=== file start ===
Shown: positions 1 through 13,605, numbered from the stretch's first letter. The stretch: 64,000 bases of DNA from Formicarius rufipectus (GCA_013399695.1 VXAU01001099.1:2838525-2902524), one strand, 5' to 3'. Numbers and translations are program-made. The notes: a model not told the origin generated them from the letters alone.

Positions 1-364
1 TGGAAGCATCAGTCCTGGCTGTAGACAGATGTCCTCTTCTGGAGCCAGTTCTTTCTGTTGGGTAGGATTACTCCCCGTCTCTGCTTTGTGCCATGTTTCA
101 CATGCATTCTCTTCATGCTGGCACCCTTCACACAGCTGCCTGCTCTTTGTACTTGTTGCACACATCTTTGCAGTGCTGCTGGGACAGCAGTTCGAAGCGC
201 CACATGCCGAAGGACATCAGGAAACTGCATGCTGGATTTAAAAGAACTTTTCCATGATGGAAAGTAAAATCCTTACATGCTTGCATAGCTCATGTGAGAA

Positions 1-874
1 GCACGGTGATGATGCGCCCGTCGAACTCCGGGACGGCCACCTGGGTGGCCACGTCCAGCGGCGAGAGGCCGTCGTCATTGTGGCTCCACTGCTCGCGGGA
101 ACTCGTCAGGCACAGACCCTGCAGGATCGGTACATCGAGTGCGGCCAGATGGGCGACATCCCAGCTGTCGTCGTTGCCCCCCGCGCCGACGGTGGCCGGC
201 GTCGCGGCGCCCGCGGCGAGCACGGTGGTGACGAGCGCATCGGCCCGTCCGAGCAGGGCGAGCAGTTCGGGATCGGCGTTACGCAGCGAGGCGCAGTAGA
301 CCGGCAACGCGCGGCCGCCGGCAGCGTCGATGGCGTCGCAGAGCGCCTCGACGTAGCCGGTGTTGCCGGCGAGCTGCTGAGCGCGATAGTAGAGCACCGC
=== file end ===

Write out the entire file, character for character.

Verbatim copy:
Shown: positions 1 through 13,605, numbered from the stretch's first letter. The stretch: 64,000 bases of DNA from Formicarius rufipectus (GCA_013399695.1 VXAU01001099.1:2838525-2902524), one strand, 5' to 3'. Numbers and translations are program-made. The notes: a model not told the origin generated them from the letters alone.

Positions 1-364
1 TGGAAGCATCAGTCCTGGCTGTAGACAGATGTCCTCTTCTGGAGCCAGTTCTTTCTGTTGGGTAGGATTACTCCCCGTCTCTGCTTTGTGCCATGTTTCA
101 CATGCATTCTCTTCATGCTGGCACCCTTCACACAGCTGCCTGCTCTTTGTACTTGTTGCACACATCTTTGCAGTGCTGCTGGGACAGCAGTTCGAAGCGC
201 CACATGCCGAAGGACATCAGGAAACTGCATGCTGGATTTAAAAGAACTTTTCCATGATGGAAAGTAAAATCCTTACATGCTTGCATAGCTCATGTGAGAA

Positions 1-874
1 GCACGGTGATGATGCGCCCGTCGAACTCCGGGACGGCCACCTGGGTGGCCACGTCCAGCGGCGAGAGGCCGTCGTCATTGTGGCTCCACTGCTCGCGGGA
101 ACTCGTCAGGCACAGACCCTGCAGGATCGGTACATCGAGTGCGGCCAGATGGGCGACATCCCAGCTGTCGTCGTTGCCCCCCGCGCCGACGGTGGCCGGC
201 GTCGCGGCGCCCGCGGCGAGCACGGTGGTGACGAGCGCATCGGCCCGTCCGAGCAGGGCGAGCAGTTCGGGATCGGCGTTACGCAGCGAGGCGCAGTAGA
301 CCGGCAACGCGCGGCCGCCGGCAGCGTCGATGGCGTCGCAGAGCGCCTCGACGTAGCCGGTGTTGCCGGCGAGCTGCTGAGCGCGATAGTAGAGCACCGC